But “broader policy changes need to be made in order to make this assistance more long lasting,” he said. “We need to find ways to have management of supply and otherwise if we just keep providing assistance to farmers, it’s not fixing anything in the long term because demand has gone down.”

Stranz laid out several suggestions for how the government could help farmers during this time, including loan forbearance, interest rate reductions, a break on interest rate increase, and a moratorium on farm foreclosures.

“If we let this crisis put a lot of family farmers out of business, they can’t just come back after this,” he said. “So we need to give them as much flexibility as possible in order to stay farming through the pandemic.”

Over 33,000 people have died in the U.S. from coronavirus. (Graphic: David Foster/Yahoo Finance)
Over 33,000 people have died in the U.S. from coronavirus. (Graphic: David Foster/Yahoo Finance)

‘It’s going to take a while for that demand to come back’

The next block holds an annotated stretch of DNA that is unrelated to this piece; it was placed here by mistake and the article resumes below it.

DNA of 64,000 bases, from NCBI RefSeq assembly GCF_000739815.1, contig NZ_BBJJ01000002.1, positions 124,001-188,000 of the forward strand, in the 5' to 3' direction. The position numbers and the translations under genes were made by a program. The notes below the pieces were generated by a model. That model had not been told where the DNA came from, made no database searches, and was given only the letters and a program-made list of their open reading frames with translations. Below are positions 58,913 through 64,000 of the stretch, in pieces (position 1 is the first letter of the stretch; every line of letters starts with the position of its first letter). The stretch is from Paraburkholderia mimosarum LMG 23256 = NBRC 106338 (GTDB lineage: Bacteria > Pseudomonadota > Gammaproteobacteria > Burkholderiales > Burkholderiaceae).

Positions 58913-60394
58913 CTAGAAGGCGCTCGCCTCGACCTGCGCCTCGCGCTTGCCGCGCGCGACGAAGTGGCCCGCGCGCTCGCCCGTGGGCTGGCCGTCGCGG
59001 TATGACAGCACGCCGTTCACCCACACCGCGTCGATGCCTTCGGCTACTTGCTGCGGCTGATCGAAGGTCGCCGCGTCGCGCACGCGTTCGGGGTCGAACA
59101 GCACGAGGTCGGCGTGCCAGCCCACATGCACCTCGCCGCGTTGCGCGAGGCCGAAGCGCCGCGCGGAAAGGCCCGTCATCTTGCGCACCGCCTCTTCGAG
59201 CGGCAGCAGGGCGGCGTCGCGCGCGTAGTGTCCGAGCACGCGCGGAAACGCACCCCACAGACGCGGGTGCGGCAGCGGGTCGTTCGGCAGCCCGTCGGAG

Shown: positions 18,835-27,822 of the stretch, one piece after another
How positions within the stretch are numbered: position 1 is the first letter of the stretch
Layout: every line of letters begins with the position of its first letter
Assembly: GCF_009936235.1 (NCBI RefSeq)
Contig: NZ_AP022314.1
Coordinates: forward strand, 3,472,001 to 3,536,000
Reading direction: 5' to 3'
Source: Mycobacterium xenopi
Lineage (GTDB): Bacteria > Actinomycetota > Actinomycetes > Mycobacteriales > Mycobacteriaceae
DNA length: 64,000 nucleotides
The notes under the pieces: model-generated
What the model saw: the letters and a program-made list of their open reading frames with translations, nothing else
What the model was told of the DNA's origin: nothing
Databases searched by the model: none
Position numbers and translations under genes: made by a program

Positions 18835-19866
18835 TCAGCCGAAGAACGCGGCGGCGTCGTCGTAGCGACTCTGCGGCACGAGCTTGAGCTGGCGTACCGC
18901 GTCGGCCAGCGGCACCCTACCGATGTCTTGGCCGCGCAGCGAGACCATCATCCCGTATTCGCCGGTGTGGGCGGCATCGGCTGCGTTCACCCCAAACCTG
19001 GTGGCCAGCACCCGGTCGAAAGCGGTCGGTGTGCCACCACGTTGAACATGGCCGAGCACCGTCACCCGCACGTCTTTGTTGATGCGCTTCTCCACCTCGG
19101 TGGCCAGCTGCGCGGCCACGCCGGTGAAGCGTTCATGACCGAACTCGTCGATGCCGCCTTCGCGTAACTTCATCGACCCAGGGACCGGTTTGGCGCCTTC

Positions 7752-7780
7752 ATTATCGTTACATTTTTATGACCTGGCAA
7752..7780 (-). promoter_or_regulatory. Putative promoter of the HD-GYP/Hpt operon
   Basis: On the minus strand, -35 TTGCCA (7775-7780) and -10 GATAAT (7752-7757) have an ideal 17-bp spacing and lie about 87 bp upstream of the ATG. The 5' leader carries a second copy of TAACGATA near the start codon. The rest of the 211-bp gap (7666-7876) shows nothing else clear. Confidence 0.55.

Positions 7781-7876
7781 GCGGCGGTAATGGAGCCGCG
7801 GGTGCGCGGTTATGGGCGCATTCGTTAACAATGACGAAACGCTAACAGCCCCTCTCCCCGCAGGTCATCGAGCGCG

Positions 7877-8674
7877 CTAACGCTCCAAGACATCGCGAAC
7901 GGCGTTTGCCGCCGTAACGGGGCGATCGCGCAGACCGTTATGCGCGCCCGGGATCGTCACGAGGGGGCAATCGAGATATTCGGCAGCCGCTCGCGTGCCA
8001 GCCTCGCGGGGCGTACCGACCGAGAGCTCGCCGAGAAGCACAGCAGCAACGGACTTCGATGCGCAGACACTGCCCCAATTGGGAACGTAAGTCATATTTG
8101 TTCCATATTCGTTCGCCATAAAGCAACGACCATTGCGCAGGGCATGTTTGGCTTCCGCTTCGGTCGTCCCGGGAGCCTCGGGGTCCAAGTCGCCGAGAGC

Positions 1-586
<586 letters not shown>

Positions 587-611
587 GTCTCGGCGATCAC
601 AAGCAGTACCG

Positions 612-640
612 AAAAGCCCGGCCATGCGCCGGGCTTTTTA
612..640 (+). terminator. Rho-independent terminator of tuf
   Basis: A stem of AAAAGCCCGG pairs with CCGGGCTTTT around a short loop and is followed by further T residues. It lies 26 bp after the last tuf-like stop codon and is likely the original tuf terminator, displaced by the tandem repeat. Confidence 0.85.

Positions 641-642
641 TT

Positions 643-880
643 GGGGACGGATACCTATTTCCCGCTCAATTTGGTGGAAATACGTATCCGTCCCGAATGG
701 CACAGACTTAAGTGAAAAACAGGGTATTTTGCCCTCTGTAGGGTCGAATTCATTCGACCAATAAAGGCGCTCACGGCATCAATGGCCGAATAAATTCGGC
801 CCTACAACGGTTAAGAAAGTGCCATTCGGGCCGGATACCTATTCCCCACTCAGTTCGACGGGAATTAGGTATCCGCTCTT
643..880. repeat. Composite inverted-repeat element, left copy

Langemeier is particularly concerned about the fate of livestock when the coronavirus crisis subsides.

“This impact on livestock in particular is gonna have legs because it’s gonna take a while, I think, before people are comfortable dining in restaurants again,” he said. “Even if we did open up these restaurants in May, that’s probably wishful thinking on their part, but if we did open those up in May... people aren’t going to rush to those right away and so it’s going to take a while to get that demand back. The major impact is going to be in 2020, but it’s going to be throughout 2020. Obviously the biggest impact is now but it’s going to take a while for that demand to come back.”